Reframing the Dominant Diversity Discourse: Alternate Conversations for Creating Whole System Change

  • Frank Golom Loyola University Maryland
Inclusion, Systems Thinking, Organization Change, Organization Development, Multicultural Affairs


Diversity and inclusion (D&I) efforts in higher education are decades old, yet progress continues to be slow and elusive for many campuses. Recent events in colleges and universities across the United States suggest that long-standing challenges related to access, equity and inclusion remain as entrenched and intractable as they have ever been, resulting in campus environments that may be unwelcoming or hostile to faculty, staff and students from underrepresented groups. One reason for the partial success of university D&I programs is that they overemphasize individual actors, attitudes and behaviors while neglecting the systemic, organizational cultures in which those actors reside. Drawing on the organization development and change literatures, this paper offers three alternate perspectives for reframing campus diversity work, arguing that all D&I initiatives must consider the 1) contextual, 2) multilevel and 3) systemic nature of change if they are to be robust and successful.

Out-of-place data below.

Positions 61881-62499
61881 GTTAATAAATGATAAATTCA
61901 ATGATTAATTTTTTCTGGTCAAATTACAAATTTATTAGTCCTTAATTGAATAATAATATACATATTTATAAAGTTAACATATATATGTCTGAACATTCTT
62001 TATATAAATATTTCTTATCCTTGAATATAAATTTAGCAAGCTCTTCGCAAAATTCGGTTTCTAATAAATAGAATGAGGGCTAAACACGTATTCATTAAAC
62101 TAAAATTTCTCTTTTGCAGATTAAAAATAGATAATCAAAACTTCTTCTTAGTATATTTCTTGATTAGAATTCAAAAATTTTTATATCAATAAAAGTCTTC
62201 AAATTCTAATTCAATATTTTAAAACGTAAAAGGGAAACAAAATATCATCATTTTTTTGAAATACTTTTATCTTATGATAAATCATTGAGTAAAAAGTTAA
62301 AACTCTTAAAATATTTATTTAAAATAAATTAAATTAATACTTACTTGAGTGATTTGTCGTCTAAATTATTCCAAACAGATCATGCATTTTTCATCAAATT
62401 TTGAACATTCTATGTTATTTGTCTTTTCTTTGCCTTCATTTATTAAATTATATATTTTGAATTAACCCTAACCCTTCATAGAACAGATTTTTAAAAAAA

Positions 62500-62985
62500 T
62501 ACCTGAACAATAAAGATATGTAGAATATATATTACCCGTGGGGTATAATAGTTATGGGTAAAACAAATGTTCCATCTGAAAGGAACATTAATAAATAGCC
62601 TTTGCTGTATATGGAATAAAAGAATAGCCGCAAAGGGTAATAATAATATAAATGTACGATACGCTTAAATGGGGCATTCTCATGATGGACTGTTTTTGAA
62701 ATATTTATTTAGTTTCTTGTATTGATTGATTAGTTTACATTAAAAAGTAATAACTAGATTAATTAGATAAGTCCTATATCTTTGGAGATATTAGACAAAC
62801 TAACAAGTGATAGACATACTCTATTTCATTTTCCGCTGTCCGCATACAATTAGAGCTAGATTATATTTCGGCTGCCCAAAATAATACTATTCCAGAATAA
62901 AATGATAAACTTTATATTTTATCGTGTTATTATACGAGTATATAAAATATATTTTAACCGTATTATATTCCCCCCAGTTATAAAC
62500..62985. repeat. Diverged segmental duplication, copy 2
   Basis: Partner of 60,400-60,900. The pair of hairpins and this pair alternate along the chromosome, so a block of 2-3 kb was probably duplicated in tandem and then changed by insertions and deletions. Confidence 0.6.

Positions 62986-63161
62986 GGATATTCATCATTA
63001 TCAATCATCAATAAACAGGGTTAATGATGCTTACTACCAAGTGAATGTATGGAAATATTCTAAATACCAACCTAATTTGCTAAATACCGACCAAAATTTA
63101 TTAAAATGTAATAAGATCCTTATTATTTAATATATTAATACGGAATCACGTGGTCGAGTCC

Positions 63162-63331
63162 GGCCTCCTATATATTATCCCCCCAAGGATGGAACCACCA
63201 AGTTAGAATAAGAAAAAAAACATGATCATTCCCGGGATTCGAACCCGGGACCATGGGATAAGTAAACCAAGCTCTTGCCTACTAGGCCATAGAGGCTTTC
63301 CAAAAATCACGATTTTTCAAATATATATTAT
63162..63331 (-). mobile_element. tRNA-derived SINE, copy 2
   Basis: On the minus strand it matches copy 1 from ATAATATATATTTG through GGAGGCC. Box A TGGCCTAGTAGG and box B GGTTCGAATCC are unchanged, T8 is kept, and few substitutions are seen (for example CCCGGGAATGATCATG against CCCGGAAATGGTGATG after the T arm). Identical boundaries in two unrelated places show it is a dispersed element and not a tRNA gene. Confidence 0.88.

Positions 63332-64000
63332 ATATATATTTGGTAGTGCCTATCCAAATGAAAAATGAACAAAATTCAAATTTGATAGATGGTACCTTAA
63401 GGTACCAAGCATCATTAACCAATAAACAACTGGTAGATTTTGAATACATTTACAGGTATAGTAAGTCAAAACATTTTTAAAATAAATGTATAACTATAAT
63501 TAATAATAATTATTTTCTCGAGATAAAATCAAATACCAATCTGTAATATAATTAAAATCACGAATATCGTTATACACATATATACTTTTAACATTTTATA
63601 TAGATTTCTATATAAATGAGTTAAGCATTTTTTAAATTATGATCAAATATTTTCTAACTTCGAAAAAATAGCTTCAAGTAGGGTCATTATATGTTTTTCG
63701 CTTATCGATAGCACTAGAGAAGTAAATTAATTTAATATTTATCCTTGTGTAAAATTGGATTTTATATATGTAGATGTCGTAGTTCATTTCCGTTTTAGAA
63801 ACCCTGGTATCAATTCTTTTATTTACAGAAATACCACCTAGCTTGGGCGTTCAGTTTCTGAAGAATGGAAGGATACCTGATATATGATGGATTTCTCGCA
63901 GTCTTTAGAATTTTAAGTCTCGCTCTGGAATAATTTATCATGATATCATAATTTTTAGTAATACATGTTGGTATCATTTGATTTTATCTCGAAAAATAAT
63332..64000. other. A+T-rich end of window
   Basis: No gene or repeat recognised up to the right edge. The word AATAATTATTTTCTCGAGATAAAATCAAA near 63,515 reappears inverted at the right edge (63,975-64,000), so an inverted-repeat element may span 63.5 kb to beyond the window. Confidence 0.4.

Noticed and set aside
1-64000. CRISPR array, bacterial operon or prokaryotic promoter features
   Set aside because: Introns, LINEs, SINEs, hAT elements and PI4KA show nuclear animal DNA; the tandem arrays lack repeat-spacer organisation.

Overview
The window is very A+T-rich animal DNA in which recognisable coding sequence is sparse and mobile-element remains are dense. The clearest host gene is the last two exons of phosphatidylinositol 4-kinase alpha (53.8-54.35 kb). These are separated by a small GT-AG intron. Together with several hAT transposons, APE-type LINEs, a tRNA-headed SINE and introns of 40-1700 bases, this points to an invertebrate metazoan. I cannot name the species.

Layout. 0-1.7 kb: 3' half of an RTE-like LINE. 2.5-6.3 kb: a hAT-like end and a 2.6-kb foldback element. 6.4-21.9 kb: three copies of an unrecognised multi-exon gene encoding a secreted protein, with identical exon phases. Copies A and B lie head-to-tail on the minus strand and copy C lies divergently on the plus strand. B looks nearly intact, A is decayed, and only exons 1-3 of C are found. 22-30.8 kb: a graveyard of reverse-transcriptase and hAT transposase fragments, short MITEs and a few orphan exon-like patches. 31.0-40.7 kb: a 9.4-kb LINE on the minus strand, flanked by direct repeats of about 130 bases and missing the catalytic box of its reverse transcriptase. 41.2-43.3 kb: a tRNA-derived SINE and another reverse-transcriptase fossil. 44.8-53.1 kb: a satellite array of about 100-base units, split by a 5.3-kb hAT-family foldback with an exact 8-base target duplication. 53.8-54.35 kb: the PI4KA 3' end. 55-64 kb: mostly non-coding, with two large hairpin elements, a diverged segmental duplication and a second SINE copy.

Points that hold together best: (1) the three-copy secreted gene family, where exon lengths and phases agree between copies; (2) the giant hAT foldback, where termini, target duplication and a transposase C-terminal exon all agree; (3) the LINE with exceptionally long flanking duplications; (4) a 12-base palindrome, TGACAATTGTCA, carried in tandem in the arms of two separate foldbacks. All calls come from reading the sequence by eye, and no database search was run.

Author Biography

Frank Golom, Loyola University Maryland
Assistant Professor of Applied Psychology, Department of Psychology